Understanding the realities of what happens in our brains when we feel threatened allows us to strategically manage emotionally-charged situations. In my next post, I’ll share some tips and strategies for doing so.

Shifting how we engage with conflict takes know-how, effort and practice. Talk to us to explore engaging our training, facilitation, coaching, mediation and other services to help to improve how your organization engages with conflict.


[1] Harper, Gary. The Joy of Conflict Resolution. Gabriola Island, Canada: New Society Publishers, 2004, p. 68-70.

[2] Eddy, Bill and DiStefano, L. Georgi. It’s All Your Fault at Work. New York, USA: Unhooked Books, 2015, p. 27-28.

“Women typically get less staff and less funding, but these negotiation tactics can help”

KIRA VERMOND, SPECIAL TO THE GLOBE AND MAIL

PUBLISHED NOVEMBER 2, 2021

https://www.theglobeandmail.com/business/article-women-typically-get-less-staff-and-less-funding-but-these-negotiation/

Does the prospect of negotiating for resources for your team intimidate you or invigorate you? Are you conscious of gender and equity gaps in influence in your organization? Do you think about negotiation strategically? Is it something you can practice and gain aptitude in or something you are just “not good at?”

I was quoted in this article, which looks at gender bias and negotiation for women leaders in attempting to advocate for increased resources for the teams and departments they oversee. Have a read for some thoughts on negotiation strategy for women and equity-seeking people.

The art of negotiation is one of my favourite topics. I am available to speak to your team about The Art of Negotiation. Contact me to request training workshops.

Want to read more about negotiation?

• Harvard Law School Program on Negotiation Daily Blog: www.pon.harvard.edu/blog/

• Davidds, Y., Your Own Terms: A woman’s guide to taking charge of any negotiation, 2015 AMACOM, New York

• Babcock, L., Laschever, S. Women Don’t Ask: The High Cost of Avoiding Negotiation – and Positive Strategies for Change, 2007 Bantam Books, New York

• Babcock, L., Laschever, S., Ask For It: How women can use the power of  negotiation to get what they really want, 2008 Bantam Books, New York

The Happy Lawyer Podcast: Illuminating issues of mental health, attrition, and the advancement of women in law

Catherine Shearer chats with  Cherolyn Knapp about all things conflict and conflict resolution including:

  • Why she left private practice for dispute resolution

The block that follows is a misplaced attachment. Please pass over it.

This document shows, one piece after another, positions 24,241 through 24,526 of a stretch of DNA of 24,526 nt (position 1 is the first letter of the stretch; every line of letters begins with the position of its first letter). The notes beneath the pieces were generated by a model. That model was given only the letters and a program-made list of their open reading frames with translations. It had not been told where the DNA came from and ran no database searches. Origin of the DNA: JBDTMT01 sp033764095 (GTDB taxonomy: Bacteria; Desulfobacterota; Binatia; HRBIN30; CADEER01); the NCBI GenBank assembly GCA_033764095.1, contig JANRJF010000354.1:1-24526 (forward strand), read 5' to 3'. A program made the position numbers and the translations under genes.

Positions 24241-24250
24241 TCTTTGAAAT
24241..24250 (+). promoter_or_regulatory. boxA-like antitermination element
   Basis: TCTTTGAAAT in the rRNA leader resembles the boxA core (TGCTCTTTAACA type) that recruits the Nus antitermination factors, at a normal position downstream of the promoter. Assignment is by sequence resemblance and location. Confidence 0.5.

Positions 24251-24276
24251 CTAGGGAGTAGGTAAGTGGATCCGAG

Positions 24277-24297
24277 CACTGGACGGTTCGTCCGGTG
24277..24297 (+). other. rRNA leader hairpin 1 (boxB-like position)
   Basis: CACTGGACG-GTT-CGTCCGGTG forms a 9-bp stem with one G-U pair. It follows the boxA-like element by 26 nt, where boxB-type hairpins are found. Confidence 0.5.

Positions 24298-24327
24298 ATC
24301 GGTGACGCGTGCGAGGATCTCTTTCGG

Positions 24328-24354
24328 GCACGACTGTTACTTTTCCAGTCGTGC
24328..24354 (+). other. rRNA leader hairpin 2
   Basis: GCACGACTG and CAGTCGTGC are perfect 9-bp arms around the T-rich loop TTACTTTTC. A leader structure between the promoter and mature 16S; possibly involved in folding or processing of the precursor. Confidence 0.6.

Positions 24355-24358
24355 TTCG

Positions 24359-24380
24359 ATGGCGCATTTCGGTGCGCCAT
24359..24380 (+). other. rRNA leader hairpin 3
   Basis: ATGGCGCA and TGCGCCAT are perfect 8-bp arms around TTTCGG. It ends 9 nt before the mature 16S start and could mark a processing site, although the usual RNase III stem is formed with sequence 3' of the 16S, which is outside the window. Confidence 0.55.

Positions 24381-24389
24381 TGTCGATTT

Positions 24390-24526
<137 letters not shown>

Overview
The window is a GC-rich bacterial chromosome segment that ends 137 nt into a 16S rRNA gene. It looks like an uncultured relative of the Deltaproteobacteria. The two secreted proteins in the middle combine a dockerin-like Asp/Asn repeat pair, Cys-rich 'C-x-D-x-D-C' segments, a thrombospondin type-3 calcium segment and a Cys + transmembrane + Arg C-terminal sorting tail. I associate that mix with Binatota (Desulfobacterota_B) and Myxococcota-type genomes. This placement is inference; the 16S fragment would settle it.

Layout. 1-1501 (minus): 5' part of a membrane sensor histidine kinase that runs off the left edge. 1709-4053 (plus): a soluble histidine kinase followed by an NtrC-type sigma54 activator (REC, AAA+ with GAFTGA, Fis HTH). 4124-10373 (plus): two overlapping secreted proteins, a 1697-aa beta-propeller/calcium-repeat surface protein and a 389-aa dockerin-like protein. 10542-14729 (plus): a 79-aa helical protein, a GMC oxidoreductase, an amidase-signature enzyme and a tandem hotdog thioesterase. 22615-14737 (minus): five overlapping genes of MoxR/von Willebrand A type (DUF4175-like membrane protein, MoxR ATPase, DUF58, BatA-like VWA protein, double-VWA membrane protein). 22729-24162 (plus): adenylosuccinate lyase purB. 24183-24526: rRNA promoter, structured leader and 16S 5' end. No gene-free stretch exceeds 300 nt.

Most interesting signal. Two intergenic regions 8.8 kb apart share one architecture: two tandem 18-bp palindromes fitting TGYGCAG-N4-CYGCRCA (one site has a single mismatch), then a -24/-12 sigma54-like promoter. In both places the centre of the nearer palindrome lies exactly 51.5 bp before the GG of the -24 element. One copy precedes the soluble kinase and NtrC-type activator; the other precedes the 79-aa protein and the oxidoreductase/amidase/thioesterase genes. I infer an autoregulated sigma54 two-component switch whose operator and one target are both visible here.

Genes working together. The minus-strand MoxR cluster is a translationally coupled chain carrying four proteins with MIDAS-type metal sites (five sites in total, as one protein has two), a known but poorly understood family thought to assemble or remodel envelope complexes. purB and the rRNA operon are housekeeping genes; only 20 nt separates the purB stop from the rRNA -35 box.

• How conflict exists with all relationships
  • Why conflict seems negative
  • The types of conflict personalities
  • How to use conflict resolution skills

This 58 minute episode aired April 30, 2021. Link to the podcast episode here.

For more on The Happy Lawyer podcast, go here.

Is your team ready to manage workplace conflict in the COVID19 new normal?

Do your teams have the skills to deal with conflict at work in the era of COVID-19? This practical, cost-effective half-day workshop will equip your team with tools they can use immediately to handle new types of conflict, reducing stress for your employees and clients alike.

Workers are returning the office, workplaces that had closed are reopening and essential services are settling into a new normal. Employees and clients are anxious about how the new rules will work and whether they will be placed at risk by being back at work or re-engaging as consumers of goods and services in person. Business owners and social service leaders are anxious about maintaining viable business models and funding while supporting their employees.

How will COVID19 affect how people handle conflict at work? How should we handle a clash in values and fears as the rules change? What if people can’t agree? How can we be role models for addressing conflict in a healthy way so that we can focus on getting the work done?

Format:

  • 3-hour workshop; for more detailed lessons and in-depth experiential learning, longer workshops can be arranged
  • Can be tailored for managers and supervisors, departments and teams, or client-facing staff anywhere in Canada
  • Combination of presentation, group discussion and exercises
  • Hosted on Zoom with robust privacy protocols and small group “breakout rooms”
  • Up to 24 participants per session
  • Agencies or businesses may partner to share costs and bring this training to their teams together
  • Call or email for pricing. Volume pricing negotiable based on number of sessions.

Embracing technology during social isolation and COVID-19

As COVID-19 begins to take hold in Canada, social isolation is being advocated for as a mechanism to slow the spread of the virus while scientists work on treatments and vaccines. We can role model effective social isolation by embracing technology to continue our daily work and ensure the economy continues to drive forward.

Traditionally, conflict resolution and investigation work has been done in person. But there are drawbacks. Parties, their representatives and I all have to travel to be in the same place. That takes time and expense. When one person gets held up in traffic, the group has to wait to get started. Parties can have a lot of anxiety about being in the same room together, whereas seeing each other via videoconference can feel less fraught. Online technology such as videoconferencing has evolved to be a very viable tool to meet face-to-face without the time and expense of travel or personal anxieties about in person meetings.

Through the ADR Institute of Canada, I have subscribed to a Zoom account so I can continue meeting with people face to face. I will receive training so I can be adept at using the technology gracefully. Benefits of this technology include encrypted connections and the ability to separate participants into separate meeting rooms for private conversations at the press of a button.